Materials of Engineering. V.3; A Treatise on Brasses, Bronzes and Other Alloys, and Their Constituent Metals Volume 3

Materials of Engineering. V.3; A Treatise on Brasses, Bronzes and Other Alloys, and Their Constituent Metals Volume 3

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This historic book may have numerous typos and missing text. Purchasers can download a free scanned copy of the original book (without typos) from the publisher. Not indexed. Not illustrated. 1897 edition. Excerpt: ...or as, shown by M. Navier, to the axis through the centre of gravity. The quantity J J y2 dy dx, which is always a factor in this expression, is the " moment of inertia." The data to be here given are experimentally obtained figures, derived from tests of pieces of rectangular section; other forms will be considered later. 162. Formulas for Transverse Loading are deduced in all works on resistance of materials. For cases of rupture, when the beam is supported at the ends and loaded in the middle, for rectangular bars, M=-Pl=rRbd; and R = 4 0 2bd2 for non-ductile materials, and it may be assumed, in all cases in the engineer's practice, that the material tested is in practice either sufficiently elastic and rigid to justify the use of this formula, or is to be loaded only within its elastic limit. Then the formulas for other cases become: (1.) Beam fixed at one end, load at the other: (7.) Fixed at one end, supported at the other, load at the middle: All of these equations are, of course, "homogeneous." Replacing bd2 by o.59/3, transforms these quotations so as to apply very exactly to circular sections. 163. The Modulus of Rupture, R, being obtained by experiment and inserted in these formulas, the maximum load that a beam will support, when of similar shape and of that material, becomes calculable. The value of the modulus of rupture is readily determined by experiment from the formula: R=rAp+yw when the weight of the beam, W, is taken into account. When the dimensions all become unity, we have, neglecting W, that is to say, the modulus of rupture is one and a half times the load which would break a bar unity in length, breadth and depth, supported at the ends and loaded in the middle. For British measures, it is 18 times the...show more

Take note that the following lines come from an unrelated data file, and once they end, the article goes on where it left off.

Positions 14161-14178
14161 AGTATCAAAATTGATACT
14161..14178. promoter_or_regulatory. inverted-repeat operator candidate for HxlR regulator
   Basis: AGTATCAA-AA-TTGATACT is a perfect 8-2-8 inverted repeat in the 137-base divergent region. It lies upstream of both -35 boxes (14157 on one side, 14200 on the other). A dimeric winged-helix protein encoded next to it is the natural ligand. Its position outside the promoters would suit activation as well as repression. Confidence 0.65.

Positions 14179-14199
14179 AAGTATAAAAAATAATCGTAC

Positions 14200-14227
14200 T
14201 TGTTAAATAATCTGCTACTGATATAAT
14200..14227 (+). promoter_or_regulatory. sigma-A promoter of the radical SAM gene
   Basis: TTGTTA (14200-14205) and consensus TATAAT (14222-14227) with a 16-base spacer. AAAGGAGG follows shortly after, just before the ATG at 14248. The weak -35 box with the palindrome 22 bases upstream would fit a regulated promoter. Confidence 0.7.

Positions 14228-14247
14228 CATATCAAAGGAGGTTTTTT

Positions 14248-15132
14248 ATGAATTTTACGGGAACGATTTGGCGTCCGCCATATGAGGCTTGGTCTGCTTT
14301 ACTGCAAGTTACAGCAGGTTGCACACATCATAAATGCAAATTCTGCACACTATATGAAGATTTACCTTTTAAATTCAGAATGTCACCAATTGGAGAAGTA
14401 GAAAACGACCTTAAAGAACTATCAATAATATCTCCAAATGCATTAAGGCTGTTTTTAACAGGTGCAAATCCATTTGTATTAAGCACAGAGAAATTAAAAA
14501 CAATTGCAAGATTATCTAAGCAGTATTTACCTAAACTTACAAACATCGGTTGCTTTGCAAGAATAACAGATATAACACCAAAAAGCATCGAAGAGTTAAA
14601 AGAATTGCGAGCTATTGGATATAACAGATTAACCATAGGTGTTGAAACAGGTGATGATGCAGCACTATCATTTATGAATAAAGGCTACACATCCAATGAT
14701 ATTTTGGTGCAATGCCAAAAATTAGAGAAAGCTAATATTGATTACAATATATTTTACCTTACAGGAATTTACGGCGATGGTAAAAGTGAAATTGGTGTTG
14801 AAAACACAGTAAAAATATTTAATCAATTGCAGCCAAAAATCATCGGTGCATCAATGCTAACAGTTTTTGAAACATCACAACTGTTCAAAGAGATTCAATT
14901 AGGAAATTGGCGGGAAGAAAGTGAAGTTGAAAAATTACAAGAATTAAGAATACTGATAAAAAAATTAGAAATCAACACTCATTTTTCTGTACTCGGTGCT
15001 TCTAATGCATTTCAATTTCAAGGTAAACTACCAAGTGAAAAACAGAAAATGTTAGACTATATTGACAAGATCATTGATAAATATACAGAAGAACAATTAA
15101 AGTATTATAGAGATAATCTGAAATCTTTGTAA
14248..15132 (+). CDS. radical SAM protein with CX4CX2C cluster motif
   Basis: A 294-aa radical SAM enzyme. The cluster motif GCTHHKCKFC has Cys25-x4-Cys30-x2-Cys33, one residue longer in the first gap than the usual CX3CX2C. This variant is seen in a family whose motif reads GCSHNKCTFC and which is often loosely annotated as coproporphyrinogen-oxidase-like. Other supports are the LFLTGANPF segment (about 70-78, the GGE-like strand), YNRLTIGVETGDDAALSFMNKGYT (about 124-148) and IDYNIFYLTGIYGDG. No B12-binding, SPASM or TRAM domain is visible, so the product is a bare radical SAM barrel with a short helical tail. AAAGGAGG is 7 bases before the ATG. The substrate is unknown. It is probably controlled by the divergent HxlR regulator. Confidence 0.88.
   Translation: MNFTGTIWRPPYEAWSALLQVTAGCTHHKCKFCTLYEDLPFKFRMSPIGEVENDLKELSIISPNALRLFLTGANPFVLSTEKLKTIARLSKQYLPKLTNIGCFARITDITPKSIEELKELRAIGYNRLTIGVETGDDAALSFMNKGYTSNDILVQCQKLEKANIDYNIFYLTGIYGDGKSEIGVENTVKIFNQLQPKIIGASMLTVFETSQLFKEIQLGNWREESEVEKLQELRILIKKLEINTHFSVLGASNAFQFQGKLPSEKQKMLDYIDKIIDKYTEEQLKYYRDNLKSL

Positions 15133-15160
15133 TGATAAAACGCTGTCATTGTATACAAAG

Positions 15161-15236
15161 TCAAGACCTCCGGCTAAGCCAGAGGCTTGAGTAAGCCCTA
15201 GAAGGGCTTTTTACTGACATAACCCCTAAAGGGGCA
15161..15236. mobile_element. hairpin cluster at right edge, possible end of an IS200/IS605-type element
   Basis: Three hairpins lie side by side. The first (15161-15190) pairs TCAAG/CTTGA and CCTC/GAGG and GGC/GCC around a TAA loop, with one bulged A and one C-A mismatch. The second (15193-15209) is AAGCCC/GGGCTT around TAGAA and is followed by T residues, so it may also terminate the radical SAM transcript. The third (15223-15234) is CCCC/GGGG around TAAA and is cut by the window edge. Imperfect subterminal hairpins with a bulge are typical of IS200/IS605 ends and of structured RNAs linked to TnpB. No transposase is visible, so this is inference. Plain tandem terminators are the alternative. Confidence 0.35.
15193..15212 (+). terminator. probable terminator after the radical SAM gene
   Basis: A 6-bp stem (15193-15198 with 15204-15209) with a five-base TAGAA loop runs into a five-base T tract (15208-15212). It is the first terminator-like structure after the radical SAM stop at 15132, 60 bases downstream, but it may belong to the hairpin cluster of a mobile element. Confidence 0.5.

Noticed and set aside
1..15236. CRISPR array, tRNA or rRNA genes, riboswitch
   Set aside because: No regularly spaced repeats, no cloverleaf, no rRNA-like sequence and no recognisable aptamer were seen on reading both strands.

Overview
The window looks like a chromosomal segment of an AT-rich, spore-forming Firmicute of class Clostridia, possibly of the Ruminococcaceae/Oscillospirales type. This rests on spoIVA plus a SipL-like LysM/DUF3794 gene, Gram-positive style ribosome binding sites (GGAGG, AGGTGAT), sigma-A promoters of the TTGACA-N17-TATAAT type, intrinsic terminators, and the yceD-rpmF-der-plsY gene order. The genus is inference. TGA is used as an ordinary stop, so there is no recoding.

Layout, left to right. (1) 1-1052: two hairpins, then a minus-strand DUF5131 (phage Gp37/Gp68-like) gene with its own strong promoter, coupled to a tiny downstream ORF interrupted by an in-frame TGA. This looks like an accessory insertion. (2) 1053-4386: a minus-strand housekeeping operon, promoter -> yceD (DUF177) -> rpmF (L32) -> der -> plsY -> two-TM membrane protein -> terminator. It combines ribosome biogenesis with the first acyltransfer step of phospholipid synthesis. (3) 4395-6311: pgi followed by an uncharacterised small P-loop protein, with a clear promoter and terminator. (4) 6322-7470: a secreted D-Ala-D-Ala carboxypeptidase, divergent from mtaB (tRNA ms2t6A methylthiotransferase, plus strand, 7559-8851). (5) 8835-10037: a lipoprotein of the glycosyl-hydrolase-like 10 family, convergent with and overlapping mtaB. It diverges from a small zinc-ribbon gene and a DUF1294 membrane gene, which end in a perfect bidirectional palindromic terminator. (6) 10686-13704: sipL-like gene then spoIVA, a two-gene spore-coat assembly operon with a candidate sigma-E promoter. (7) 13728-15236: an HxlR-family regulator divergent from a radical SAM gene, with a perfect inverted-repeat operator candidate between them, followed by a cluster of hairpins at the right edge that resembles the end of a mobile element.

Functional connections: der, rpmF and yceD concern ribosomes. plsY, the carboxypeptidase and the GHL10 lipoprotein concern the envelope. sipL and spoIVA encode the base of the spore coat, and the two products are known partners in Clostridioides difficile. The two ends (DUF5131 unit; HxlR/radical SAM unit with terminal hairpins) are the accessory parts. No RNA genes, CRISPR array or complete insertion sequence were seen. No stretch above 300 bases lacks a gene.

Product details

  • Paperback | 152 pages
  • 189 x 246 x 8mm | 286g
  • Rarebooksclub.com
  • Miami Fl, United States
  • English
  • black & white illustrations
  • 1236553772
  • 9781236553775